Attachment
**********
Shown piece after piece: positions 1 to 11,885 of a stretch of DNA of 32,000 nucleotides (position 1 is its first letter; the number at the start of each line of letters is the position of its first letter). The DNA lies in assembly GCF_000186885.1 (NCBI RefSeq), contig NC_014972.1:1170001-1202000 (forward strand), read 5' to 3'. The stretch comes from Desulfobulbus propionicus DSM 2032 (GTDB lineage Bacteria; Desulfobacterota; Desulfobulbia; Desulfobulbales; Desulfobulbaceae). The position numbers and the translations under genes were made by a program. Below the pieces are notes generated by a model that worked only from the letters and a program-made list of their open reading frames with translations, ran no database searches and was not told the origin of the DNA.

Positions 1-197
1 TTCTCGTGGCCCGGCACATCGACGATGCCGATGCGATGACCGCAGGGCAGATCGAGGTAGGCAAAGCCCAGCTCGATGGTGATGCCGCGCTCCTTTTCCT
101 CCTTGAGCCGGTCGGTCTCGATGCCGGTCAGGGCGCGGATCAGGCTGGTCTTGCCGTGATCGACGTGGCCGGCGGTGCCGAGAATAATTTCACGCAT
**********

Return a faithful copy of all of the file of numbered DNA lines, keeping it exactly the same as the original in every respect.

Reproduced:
Shown piece after piece: positions 1 to 11,885 of a stretch of DNA of 32,000 nucleotides (position 1 is its first letter; the number at the start of each line of letters is the position of its first letter). The DNA lies in assembly GCF_000186885.1 (NCBI RefSeq), contig NC_014972.1:1170001-1202000 (forward strand), read 5' to 3'. The stretch comes from Desulfobulbus propionicus DSM 2032 (GTDB lineage Bacteria; Desulfobacterota; Desulfobulbia; Desulfobulbales; Desulfobulbaceae). The position numbers and the translations under genes were made by a program. Below the pieces are notes generated by a model that worked only from the letters and a program-made list of their open reading frames with translations, ran no database searches and was not told the origin of the DNA.

Positions 1-197
1 TTCTCGTGGCCCGGCACATCGACGATGCCGATGCGATGACCGCAGGGCAGATCGAGGTAGGCAAAGCCCAGCTCGATGGTGATGCCGCGCTCCTTTTCCT
101 CCTTGAGCCGGTCGGTCTCGATGCCGGTCAGGGCGCGGATCAGGCTGGTCTTGCCGTGATCGACGTGGCCGGCGGTGCCGAGAATAATTTCACGCAT